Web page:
With a multiple of 4x to 5x, Cooper-Standard’s valuation shakes out to USD 600m to USD 1.01bn. This argument for a higher multiple would mean that Cooper-Standard’s USD 400m 5.625% noteholders stand impaired and emerge as the fulcrum security, whereas at the lower multiple, the holders of the senior secured notes could be impaired.

Cooper’s leverage stands at 22x through USD 1.036bn of total debt and USD 47m of LTM adjusted EBITDA. Meanwhile, Lear’s leverage stands at 1.4x and Dana’s stands at 2.9x. American Axle is 3x levered.

As of 30 September, the company’s capital structure contains USD 636m of secured debt and USD 400m of unsecured debt.

Another pressure point is tied to its underfunded pension plan. In the event of a restructuring, the company may need to contend with a high-end estimate of USD 145m of pension obligations, totaling a recovery valuation of USD 605m, said two of the sources.

Factoring in the upper end of pension funding, Cooper-Standard’s USD 250m 13% senior secured notes due 2024 would be impaired. The company warned when it placed the deal in 2016 that the pensions are underfunded, and the company may have to make cash payments, according to the company’s OM.

Cooper-Standard’s equity, meanwhile, traded today at USD 23.95 per share and a USD 406.94m market cap.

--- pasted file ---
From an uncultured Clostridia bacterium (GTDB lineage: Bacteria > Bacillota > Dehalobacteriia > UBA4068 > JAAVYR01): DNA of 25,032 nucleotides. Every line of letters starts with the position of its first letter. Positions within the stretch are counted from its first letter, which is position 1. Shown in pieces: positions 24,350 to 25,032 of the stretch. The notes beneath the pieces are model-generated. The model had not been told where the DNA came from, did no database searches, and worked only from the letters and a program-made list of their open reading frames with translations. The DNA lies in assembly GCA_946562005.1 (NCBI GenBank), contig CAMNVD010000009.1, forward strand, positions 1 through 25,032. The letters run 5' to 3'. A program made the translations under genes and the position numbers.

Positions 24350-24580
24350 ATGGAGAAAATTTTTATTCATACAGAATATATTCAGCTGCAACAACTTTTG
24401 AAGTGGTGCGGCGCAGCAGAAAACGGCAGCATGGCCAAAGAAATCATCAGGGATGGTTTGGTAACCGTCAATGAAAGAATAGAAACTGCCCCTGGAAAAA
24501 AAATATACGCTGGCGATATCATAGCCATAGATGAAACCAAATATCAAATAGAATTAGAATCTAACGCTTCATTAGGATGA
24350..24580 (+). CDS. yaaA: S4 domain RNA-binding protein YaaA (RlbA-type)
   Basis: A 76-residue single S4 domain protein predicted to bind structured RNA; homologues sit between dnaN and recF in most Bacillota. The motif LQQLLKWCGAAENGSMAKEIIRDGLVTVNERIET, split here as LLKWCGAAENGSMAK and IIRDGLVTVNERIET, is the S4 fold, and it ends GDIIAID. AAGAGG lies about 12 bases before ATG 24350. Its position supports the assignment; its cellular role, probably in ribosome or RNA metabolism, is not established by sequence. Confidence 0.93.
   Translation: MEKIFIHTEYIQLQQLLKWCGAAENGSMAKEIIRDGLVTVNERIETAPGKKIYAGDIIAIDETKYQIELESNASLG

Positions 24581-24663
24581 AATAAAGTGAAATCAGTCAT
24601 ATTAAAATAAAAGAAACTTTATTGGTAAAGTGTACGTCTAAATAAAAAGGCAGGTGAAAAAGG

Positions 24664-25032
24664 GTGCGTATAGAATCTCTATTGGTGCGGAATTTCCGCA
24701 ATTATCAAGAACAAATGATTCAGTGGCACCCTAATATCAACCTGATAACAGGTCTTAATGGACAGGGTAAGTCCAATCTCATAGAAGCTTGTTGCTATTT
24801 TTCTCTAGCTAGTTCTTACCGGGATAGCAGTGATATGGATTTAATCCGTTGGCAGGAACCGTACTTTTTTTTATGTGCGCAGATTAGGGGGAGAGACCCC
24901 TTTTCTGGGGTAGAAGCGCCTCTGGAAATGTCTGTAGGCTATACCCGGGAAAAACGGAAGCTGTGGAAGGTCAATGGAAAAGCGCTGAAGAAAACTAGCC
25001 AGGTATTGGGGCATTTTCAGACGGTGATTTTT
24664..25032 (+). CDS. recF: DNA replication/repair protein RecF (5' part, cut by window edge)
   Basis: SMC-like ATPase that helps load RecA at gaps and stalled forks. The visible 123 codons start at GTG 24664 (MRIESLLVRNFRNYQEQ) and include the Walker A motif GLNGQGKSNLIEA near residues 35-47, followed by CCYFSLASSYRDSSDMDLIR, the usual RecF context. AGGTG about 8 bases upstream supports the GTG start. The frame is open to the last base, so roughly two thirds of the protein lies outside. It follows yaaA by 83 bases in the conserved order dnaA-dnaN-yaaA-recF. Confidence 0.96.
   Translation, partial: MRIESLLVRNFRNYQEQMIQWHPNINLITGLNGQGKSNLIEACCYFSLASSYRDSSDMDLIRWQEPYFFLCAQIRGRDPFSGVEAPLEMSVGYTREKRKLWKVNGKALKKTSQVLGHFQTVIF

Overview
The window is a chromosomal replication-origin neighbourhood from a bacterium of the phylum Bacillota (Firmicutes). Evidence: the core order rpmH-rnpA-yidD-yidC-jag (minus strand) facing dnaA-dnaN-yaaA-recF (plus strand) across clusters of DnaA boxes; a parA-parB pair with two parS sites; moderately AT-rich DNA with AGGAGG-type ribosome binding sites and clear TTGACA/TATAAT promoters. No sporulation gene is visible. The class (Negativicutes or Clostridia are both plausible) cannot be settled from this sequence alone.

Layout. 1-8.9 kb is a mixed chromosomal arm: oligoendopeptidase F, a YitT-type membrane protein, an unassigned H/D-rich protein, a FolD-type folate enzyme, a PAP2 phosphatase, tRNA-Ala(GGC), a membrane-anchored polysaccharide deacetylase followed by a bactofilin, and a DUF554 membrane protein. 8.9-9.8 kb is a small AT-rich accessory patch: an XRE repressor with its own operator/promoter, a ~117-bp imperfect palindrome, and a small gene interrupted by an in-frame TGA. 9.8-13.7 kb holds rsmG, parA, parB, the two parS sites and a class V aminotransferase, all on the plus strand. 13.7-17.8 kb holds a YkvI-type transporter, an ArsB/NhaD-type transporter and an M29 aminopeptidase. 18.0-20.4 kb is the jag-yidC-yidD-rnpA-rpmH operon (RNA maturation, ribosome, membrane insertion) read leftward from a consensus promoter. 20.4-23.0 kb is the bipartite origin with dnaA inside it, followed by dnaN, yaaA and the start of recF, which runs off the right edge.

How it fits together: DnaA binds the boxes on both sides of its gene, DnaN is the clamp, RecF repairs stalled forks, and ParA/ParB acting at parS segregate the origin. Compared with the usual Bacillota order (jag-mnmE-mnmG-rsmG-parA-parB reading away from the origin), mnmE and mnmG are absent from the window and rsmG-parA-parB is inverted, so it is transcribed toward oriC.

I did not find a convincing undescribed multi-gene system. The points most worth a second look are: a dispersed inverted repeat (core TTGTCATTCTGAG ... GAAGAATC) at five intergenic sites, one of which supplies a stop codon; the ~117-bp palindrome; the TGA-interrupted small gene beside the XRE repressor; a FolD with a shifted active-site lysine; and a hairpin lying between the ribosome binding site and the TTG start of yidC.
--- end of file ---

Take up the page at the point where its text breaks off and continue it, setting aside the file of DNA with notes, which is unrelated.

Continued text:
The USD 400m 5.625% senior unsecured notes due 2026 last traded at 82.5 to yield 10.222% on 2 December, compared to trades at 76.75 to yield 11.911% in early November, according to MarketAxess.

The borrower’s USD 323m Libor+ 200bps term loan due 2023 is quoted today in the 93.071/94.339 context, compared to 90.5/92.5 context in early November, added a trader.

During its 3Q21 earnings, Cooper-Standard starkly lowered its outlook for 2021 EBITDA to negative USD 10m–negative USD 25m from previous expectations of positive USD 75m–USD 105m. Revenue is now expected to come in at USD 2.3bn–USD 2.34bn for the year, from previous estimates of USD 2.45bn–USD 2.6bn.

For the quarter ended 30 September, revenue totaled USD 526.7m, compared to USD 683.2m for the same period last year. Adjusted EBITDA shook out to negative USD 33.9m, down from positive USD 64.1m in 3Q20.

Cooper-Standard’s earnings fumbled due in part to the chip shortage and other factors such as supply chain constraints, higher commodity costs, rising wages, general inflation and labor availability.

Based on the company’s new estimates, Cooper-Standard could burn USD 280m–USD 300m of cash in 2021, taking the negative EBITDA estimates, less USD 100m of capex, USD 40m–USD 45m of cash restructuring costs, USD 70m of interest expense, USD 50m of working capital charges and USD 10m of cash taxes.

Even resolving to USD 150m of normalized go-forward adjusted EBITDA, Cooper-Standard could burn USD 120m to USD 125m of cash including USD 100m of capex, USD 40m-45m of cash restructuring costs, USD 70m of interest expense, USD 50m of working capital and USD 10m of cash taxes.

Based on previous expectations, Cooper-Standard was projected to have a cash outflow of USD 170m–USD 220m this year, as reported.

As of 30 September, liquidity totaled USD 380.2m through USD 253.3m of cash and USD 126.9m of revolver availability.

Messages left with the company were not returned.

2021 Debtwire